Article

Commentary: Fuel Economy is Two-Dimensional

February 2015, TruckingInfo.com - Editorial

by Rolf Lockwood

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Rolf Lockwood, Executive Contributing Editor
Rolf Lockwood, Executive Contributing Editor

Fuel economy, fuel economy, fuel economy. Sometimes it seems to be the only topic in the air, dominating conversations among truck operators and presentations made by manufacturers and suppliers. Not to mention an enormous stack of articles written by people like me.

I wonder, though, if we actually look at it in the right way. Are we too one-dimensional? I think so, and I have the feeling that it could hold you back when you’re looking for efficiency in your fleet.

The thing is, fuel economy is really a two-sided matter. I mean, we should be striving to avoid zero mpg just as much as we aim for 10 mpg.

This wildly profound thought (tongue in cheek here) came to me as I was preparing for a panel session at a symposium staged by the leasing/rental folks at Ryder Canada late last year. In front of a few dozen of its customers, we examined the quest for fuel economy from several angles. My subject was how to manage the hardware, from spec’ing to maintaining and on to operating it. Fellow panelists were a veteran driver/driver trainer and a prominent proponent of the natural gas option.

There wasn’t enough time to get too deeply into any single aspect of the fuel economy adventure, so I had to be succinct in my comments. I spent a couple of days trying to distill my thoughts, looking through my very big directory of files on the subject, thinking hard.

And then I came upon the notion that we don’t see the whole picture. We want to get 8 mpg instead of 6.5, so we explore the options from lightweighting to aerodynamics. We look at tires and lubes and all manner of such things, every one of them aimed at using the least amount of diesel. And we use up a zillion hours in the process of finding the right hardware to achieve that goal.

With less rigor, less precision, and usually a much softer focus, we also look at how the maintenance shop operates. There, our aim is to get the truck in and out again lickety-split. It’s about time, and time only.

Likewise, our approach to the operations side is also about time, and of course productivity. Gotta keep those trailers moving, must get the most out of drivers before their hours are up.

Time, time, time.

But really, the maintenance shop and the dispatch desk are all about fuel economy. Specifically, they’re about avoiding zero-mpg moments. When that truck is broken down on the side of the road because maintenance hadn’t been done well enough, it’s getting no miles per gallon.

When the paperwork wasn’t managed well and the truck is sitting in secondary at the border while a bunch of phone calls and faxes are whizzing about, it’s getting zero mpg.
When the truck is sitting still in a rush-hour traffic jam because the route and schedule weren’t carefully planned, the fuel tank is being depleted with no work being done.

There’s the second dimension of fuel economy, and I think those unproductive stretches have to be computed in your miles-per-gallon assessments. If a given truck is achieving 10 mpg when it’s running, that’s great. But now calculate how often it’s getting zero mpg and subtract. There’s your real-world, actual fuel economy.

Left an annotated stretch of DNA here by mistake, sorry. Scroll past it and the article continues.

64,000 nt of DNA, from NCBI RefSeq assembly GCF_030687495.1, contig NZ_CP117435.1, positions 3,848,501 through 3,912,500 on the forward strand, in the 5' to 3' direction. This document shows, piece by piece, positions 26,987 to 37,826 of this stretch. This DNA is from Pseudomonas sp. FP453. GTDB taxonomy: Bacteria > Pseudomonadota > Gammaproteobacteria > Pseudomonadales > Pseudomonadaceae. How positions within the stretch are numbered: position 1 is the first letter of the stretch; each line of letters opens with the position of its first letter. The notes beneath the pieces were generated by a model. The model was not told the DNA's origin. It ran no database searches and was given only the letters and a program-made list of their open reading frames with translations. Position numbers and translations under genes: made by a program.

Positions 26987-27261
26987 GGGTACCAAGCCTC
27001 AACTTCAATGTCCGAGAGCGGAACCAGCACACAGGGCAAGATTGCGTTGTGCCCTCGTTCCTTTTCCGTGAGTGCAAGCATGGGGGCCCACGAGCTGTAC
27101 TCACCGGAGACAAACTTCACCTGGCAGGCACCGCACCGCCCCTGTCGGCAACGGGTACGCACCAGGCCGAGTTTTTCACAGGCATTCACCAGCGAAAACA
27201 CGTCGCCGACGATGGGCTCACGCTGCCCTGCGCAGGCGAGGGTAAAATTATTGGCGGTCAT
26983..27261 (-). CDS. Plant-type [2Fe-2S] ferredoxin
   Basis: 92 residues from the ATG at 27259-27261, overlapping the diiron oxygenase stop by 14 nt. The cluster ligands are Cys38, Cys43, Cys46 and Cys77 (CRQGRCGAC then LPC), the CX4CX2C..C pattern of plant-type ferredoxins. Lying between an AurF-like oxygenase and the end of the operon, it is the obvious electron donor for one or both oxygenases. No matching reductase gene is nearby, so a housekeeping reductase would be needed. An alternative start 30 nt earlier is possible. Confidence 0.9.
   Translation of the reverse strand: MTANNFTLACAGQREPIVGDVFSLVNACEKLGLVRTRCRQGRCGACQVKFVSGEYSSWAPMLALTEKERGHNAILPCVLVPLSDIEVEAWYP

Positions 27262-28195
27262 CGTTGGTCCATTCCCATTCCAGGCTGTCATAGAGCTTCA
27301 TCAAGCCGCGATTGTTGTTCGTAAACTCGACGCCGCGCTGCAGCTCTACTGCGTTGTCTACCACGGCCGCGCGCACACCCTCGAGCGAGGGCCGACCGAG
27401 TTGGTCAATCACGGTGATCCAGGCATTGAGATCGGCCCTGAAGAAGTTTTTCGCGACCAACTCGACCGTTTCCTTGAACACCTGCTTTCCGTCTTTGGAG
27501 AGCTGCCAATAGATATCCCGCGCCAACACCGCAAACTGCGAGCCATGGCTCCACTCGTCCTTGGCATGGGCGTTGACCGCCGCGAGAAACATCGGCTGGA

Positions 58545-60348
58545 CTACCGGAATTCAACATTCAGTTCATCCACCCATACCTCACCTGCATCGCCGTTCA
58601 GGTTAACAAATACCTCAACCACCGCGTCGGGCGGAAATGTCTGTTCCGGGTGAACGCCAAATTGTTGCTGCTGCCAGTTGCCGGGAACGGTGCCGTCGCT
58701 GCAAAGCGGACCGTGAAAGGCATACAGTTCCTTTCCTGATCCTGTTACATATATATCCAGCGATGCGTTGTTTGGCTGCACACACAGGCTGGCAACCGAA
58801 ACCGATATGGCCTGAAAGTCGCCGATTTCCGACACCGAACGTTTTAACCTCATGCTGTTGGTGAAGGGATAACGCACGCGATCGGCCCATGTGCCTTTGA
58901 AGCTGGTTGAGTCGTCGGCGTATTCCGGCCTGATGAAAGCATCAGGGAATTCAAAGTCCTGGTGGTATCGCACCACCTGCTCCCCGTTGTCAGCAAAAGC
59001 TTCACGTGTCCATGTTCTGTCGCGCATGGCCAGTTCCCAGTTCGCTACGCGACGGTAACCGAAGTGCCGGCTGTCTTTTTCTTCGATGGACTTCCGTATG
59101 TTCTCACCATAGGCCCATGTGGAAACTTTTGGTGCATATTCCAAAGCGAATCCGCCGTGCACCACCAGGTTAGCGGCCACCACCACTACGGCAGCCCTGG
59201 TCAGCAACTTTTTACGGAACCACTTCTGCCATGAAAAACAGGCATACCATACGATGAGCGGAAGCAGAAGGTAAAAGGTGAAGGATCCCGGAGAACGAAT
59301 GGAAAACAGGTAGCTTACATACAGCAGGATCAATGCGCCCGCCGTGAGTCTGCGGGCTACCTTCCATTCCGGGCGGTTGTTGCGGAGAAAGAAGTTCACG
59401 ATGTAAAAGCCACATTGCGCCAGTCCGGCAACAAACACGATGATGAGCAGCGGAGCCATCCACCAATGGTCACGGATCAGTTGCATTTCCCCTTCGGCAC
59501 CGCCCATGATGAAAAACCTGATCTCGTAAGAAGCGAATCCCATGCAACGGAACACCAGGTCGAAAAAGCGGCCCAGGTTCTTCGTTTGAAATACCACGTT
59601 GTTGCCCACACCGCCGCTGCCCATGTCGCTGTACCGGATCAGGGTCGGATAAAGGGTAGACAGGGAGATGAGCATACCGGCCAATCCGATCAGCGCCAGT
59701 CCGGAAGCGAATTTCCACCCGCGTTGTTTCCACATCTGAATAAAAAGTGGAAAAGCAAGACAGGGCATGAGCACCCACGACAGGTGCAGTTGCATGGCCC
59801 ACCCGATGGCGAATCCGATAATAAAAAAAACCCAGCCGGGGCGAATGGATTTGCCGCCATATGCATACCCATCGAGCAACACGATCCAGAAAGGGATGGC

Just something to think about.

Rolf Lockwood is vice president, editorial, at Newcom Business Media, which publishes Today’s Trucking. He writes for HDT each month on the making, maintaining and using of trucks. He can be reached at [email protected] or 416-315-1829.

Comments

  1. 1. Big yellower [ February 23, 2015 @ 03:12AM ]

    All these crazy trailer skirts, and plastics tub objects really don't do much for MPG. They cause side drag. Increase the chance of a rollover over 75% In wind . Back in 2009 there was study down it's all based on what the power unit ( road tractor) is designed.
    Example a freightliner cl120 Columbia condo with full fairings. 5% for vertical full fairings,
    and 5% for horizontal full fairings .. I used to get 10 mpg pulling a regular 53' van ..
    The key is having the trailer up against the tractor and trailer axles about 3' to all the way back to rear bumper.. Both tractor and trailer will ride perfectly balanced which does reduces drag. Also upgrading to new parts
    and aftermarket parts can gets gains up to
    4 mpg.on power unit . It all comes down to the power unit design.
    Also road tractors that open all the way up
    (HP) and speed to at least 80mph will Burn less fuel at higher speeds . I can run from
    SLC UT to Commmece city CO on I-80 at
    70-75 mph and use only a quarter tank of fuel. About 70 gallons . Note I have fuel 150
    Gallon tanks . Having power units with less than 140-150 gallon tanks is not practical ..
    Most new rigs only have 90-120 gallon fuel tanks . Range is reduced a lot..
    My range is around 1600-1800.miles max 2000 miles under decent weather and road conditions.
    Smaller tanks maybe a 800-1100 miles. 1200 max on duel 120. You been running close to bone dry.
    You do the math.. Having a 8,000 lbs trailer is nice if all the carriers could afford them. Not just the huge carriers that dominate .

 

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